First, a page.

Limitations Of Classicism

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Classicism evolved in the 18th and 19th century throughout Europe following the enlightenment period. The end of the American and French revolutions was the start of many important changes in political beliefs and the idea of equality was strongly enforced. (Bruce A. Arrigo, Heather Y. Bersot, 2014). Classical criminology is a viewpoint of crime, which resulted from a hedonistic approach where behavior leans towards maximizing pleasure and minimizing pain. A basic principle of classicism meant that citizens should be treated fairly and be given equal treatment before the law (Robert Lily, France T. Cullen, Richard A. Ball 2010). The leader of the classical school and the founding father of criminology during the enlightenment period was Cesarae Baeccaria. Beccaria created some of the most powerful ideas that connected both democratic liberalism and criminal justice. Classicism brought about many new ideas and saw the creation of new legal codes however there were also limitations of classicism.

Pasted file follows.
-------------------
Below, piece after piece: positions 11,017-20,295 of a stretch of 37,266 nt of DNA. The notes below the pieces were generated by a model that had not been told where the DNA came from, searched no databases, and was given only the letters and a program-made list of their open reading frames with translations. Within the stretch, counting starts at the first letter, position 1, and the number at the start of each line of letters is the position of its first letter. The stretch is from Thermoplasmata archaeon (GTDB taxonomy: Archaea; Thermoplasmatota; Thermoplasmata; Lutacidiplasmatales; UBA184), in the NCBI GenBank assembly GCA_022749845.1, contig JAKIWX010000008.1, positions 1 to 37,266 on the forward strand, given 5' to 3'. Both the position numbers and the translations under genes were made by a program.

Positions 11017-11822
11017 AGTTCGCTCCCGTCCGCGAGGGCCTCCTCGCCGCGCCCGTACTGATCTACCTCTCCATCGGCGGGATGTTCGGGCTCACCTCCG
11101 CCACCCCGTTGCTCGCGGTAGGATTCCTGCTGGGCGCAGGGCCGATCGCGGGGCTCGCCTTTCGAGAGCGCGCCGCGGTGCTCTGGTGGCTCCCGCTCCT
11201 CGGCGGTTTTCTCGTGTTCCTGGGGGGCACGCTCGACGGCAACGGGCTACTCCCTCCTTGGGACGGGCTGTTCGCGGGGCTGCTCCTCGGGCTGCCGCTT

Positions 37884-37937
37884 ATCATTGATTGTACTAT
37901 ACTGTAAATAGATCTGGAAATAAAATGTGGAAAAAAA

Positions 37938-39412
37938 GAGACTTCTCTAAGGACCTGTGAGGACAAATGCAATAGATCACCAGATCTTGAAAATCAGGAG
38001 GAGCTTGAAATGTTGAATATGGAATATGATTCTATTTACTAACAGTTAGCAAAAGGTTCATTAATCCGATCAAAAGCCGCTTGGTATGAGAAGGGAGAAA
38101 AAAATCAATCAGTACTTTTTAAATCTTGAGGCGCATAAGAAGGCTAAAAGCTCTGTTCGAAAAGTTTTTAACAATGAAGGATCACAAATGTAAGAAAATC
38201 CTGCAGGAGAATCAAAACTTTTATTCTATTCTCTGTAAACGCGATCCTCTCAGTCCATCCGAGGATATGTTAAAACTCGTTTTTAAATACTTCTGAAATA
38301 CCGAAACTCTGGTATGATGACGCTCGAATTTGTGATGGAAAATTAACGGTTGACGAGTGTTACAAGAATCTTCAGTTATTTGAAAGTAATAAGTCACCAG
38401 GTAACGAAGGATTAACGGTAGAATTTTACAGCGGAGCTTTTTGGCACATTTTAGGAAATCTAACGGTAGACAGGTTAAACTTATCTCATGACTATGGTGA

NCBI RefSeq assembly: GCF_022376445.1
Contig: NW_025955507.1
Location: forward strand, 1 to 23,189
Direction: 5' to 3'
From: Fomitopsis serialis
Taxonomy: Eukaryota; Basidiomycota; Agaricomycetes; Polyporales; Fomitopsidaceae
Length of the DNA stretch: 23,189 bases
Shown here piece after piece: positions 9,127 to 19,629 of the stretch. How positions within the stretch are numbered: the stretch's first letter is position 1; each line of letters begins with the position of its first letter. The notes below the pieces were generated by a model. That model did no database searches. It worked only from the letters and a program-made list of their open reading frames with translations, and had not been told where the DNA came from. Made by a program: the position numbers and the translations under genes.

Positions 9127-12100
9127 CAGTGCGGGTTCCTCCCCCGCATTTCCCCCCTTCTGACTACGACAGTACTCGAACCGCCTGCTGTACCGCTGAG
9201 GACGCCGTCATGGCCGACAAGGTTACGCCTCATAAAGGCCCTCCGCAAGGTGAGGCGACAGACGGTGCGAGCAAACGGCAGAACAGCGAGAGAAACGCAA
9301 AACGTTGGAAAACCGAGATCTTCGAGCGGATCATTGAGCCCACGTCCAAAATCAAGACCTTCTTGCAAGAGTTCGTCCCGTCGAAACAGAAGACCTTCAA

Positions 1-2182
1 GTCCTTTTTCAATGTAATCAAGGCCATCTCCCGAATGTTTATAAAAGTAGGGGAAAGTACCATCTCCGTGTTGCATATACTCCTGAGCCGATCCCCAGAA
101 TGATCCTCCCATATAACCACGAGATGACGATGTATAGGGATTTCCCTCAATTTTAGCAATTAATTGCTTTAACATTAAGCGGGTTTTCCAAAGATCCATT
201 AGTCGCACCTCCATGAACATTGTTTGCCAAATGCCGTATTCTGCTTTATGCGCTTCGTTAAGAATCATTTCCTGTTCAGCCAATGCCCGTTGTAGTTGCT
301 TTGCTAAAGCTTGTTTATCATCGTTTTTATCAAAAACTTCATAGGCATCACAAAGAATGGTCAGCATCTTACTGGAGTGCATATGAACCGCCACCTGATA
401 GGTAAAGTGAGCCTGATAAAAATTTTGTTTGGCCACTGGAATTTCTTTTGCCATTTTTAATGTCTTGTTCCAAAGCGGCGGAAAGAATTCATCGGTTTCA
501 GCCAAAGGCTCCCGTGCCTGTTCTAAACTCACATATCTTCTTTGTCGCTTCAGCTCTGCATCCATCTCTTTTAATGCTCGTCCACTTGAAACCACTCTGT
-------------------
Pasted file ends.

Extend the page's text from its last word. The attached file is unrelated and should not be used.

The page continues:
Within Classicism there are a number of features which promoted the idea of equality for all citizens. Equality is the belief that individuals are born equal and therefore should all be treated the same (Andrew Haywood, 2002). One concept within classicism that promotes equality is the rejection of individual punishment which follows the concept of equality by being equal before the law. In practice this meant that criminals who committed the same crime as another would receive the

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